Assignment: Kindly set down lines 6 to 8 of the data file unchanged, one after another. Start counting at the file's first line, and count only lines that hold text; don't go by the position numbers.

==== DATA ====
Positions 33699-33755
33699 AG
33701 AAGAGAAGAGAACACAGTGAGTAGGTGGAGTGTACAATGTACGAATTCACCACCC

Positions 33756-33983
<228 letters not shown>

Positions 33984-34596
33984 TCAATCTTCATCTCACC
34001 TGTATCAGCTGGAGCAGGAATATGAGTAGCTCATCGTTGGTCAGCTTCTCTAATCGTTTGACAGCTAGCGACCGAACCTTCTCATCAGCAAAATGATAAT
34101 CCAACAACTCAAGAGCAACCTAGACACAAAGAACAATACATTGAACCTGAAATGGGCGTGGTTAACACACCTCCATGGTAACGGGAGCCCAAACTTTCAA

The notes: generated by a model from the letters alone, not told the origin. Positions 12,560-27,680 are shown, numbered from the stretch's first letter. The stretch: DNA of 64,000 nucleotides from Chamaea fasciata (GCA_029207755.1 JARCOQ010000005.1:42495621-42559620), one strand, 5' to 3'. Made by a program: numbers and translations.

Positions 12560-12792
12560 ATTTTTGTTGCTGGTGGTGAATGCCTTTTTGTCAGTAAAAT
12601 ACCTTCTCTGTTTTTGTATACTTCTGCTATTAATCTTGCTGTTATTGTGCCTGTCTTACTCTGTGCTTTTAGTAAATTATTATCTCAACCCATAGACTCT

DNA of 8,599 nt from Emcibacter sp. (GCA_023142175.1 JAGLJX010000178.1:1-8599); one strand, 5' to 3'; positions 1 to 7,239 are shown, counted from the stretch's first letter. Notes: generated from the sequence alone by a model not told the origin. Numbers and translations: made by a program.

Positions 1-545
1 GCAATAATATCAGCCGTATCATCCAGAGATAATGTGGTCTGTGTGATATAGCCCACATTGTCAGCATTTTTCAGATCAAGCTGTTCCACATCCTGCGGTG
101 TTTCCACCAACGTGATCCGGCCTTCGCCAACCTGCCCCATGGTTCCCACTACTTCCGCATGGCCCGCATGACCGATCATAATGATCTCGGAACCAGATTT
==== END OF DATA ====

Positions 33984-34596
33984 TCAATCTTCATCTCACC
34001 TGTATCAGCTGGAGCAGGAATATGAGTAGCTCATCGTTGGTCAGCTTCTCTAATCGTTTGACAGCTAGCGACCGAACCTTCTCATCAGCAAAATGATAAT